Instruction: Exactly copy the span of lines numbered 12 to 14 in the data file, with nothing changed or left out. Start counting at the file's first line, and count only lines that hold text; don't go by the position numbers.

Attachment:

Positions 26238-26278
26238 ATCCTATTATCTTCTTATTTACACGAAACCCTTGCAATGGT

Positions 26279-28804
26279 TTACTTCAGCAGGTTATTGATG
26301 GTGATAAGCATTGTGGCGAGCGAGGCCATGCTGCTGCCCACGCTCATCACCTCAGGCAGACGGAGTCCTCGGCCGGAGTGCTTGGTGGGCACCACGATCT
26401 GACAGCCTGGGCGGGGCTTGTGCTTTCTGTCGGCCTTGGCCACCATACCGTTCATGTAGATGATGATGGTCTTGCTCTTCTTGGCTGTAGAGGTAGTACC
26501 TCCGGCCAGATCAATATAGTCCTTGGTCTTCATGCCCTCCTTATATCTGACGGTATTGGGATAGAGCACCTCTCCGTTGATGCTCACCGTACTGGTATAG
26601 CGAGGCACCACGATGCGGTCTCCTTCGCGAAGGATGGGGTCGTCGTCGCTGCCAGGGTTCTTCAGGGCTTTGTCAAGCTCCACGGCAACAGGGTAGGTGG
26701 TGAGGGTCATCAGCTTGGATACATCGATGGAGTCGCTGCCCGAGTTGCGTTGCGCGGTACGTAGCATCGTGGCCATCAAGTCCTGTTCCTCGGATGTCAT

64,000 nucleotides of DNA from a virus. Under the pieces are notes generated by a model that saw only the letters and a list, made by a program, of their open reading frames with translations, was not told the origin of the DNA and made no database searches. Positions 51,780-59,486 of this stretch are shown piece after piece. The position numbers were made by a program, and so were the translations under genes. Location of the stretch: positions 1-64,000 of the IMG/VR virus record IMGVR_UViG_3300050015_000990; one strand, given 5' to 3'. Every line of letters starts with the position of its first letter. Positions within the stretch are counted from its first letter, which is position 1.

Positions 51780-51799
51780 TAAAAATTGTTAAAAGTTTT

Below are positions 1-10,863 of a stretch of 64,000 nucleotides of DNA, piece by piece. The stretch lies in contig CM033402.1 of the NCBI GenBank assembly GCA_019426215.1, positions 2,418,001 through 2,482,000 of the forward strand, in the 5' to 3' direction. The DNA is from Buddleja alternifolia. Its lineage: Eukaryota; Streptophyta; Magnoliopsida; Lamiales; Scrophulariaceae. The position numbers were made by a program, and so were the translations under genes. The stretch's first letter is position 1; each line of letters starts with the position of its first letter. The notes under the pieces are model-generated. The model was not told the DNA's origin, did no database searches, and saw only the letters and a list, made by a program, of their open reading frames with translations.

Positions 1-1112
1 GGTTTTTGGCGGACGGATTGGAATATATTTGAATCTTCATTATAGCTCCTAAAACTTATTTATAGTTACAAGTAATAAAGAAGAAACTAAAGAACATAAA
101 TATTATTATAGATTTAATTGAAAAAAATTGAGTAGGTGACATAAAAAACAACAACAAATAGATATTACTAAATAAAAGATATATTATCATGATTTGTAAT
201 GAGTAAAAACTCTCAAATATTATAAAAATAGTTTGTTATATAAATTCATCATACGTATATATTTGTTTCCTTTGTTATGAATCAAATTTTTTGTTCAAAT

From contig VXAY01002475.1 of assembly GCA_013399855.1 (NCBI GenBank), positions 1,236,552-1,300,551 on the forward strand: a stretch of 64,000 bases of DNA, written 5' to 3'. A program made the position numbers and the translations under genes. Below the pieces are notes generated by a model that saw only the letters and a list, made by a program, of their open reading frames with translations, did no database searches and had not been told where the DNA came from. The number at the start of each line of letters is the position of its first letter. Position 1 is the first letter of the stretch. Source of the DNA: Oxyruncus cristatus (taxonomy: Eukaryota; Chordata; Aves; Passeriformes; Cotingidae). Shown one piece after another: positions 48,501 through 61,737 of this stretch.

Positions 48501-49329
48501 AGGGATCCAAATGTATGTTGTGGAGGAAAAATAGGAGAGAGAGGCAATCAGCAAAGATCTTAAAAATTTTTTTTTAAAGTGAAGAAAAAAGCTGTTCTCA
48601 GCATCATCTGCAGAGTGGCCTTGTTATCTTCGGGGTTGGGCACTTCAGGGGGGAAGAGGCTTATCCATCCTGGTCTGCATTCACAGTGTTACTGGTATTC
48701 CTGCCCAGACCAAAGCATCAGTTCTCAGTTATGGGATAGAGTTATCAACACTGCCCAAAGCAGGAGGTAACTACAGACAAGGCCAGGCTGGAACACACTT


51780 TAAAAATTGTTAAAAGTTTT

Below are positions 1-10,863 of a stretch of 64,000 nucleotides of DNA, piece by piece. The stretch lies in contig CM033402.1 of the NCBI GenBank assembly GCA_019426215.1, positions 2,418,001 through 2,482,000 of the forward strand, in the 5' to 3' direction. The DNA is from Buddleja alternifolia. Its lineage: Eukaryota; Streptophyta; Magnoliopsida; Lamiales; Scrophulariaceae. The position numbers were made by a program, and so were the translations under genes. The stretch's first letter is position 1; each line of letters starts with the position of its first letter. The notes under the pieces are model-generated. The model was not told the DNA's origin, did no database searches, and saw only the letters and a list, made by a program, of their open reading frames with translations.

Positions 1-1112